- Thomas K, Ricciardelli LA, Williams RJ: Gender traits and self-concept as indicators of problem eating and body dissatisfaction among children. Sex Roles. 2000, 43: 441-458. 10.1023/A:1007163331749.View ArticleGoogle Scholar
- Hospers HJ, Jansen A: Why homosexuality is a risk factor for eating disorders in males. J Soc Clin Psychol. 2005, 24 (8): 1188-1201. 10.1521/jscp.2005.24.8.1188.View ArticleGoogle Scholar
- Murray SB, Rieger E, Hildebrandt T, Karlov K, Russell J: A comparison of eating, exercise, shape, and weight related symptomatology in males with muscle dysmorphia and anorexia nervosa. Body Image. 2012, 9: 193-200. 10.1016/j.bodyim.2012.01.008.View ArticlePubMedGoogle Scholar
- Jonhson HD, Lamont J, Monacelli J, Vojick A: Sex-role orientation associations with college students’ body-image preferences. Percept Mot Ski. 2004, 99: 995-998.Google Scholar
- McCreary DR, Saucier DM, Courtenay WH: Drive for muscularity and masculinity: Testing the associations among gender-role traits, behaviours, attitudes and conflict. Psychology of Men and Masculinity. 2005, 6: 83-94.View ArticleGoogle Scholar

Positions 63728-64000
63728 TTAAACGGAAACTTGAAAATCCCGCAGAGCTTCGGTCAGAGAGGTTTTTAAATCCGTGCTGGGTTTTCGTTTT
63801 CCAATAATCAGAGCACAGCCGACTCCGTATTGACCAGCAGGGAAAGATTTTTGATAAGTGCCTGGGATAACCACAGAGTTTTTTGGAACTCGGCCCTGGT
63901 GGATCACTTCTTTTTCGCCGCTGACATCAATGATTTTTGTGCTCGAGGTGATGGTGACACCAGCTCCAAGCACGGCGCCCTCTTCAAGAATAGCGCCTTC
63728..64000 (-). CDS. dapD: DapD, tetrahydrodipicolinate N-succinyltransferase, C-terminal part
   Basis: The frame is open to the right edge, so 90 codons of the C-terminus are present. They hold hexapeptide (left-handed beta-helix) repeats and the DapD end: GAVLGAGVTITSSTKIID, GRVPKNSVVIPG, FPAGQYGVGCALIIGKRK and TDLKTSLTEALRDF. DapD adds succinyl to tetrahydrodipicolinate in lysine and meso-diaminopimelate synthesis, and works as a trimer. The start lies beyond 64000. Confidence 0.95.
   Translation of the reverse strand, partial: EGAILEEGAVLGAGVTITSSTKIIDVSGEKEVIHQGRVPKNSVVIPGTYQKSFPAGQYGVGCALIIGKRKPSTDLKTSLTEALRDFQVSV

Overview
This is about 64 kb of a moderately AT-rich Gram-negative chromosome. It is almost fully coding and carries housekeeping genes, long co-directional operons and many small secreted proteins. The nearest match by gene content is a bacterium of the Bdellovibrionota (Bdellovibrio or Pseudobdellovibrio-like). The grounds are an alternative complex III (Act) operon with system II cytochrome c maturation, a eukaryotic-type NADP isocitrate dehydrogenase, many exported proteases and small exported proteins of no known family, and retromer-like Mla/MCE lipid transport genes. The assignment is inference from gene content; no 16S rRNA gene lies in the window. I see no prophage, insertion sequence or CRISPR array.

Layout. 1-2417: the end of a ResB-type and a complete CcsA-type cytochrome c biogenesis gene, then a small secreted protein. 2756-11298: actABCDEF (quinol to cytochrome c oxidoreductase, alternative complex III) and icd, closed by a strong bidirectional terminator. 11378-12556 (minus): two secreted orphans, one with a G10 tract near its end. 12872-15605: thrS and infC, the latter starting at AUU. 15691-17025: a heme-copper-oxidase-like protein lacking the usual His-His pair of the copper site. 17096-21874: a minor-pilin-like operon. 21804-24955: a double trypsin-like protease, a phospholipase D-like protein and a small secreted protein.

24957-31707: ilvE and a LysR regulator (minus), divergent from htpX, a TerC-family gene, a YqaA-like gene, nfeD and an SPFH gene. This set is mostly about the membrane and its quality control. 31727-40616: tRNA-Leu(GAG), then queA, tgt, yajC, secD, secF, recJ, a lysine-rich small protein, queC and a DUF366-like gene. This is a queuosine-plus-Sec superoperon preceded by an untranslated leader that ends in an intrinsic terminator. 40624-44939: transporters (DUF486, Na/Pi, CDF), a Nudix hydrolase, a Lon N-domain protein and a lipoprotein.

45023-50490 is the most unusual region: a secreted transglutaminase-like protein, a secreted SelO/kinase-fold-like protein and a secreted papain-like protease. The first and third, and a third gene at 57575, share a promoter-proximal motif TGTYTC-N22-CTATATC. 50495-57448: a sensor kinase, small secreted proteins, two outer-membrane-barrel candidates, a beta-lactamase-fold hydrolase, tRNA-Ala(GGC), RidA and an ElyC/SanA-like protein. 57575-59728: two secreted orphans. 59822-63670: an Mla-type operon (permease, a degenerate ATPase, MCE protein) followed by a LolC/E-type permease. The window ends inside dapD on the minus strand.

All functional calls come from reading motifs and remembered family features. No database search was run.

- Smolak L, Murnen SK: Drive for leanness: Assessment and relationship to gender, gender role and objectification. Body Image. 2008, 5: 251-260. 10.1016/j.bodyim.2008.03.004.View ArticlePubMedGoogle Scholar
- Mills JS, D’Alfonso SR: Competition and male body image: Increased drive for muscularity following failure to a female. J Soc Clin Psychol. 2007, 24: 505-518.View ArticleGoogle Scholar
- Blashill AJ: Gender roles, eating pathology, and body dissatisfaction in men: A meta-analysis. Body Image. 2011, 8: 1-11. 10.1016/j.bodyim.2010.09.002.View ArticlePubMedGoogle Scholar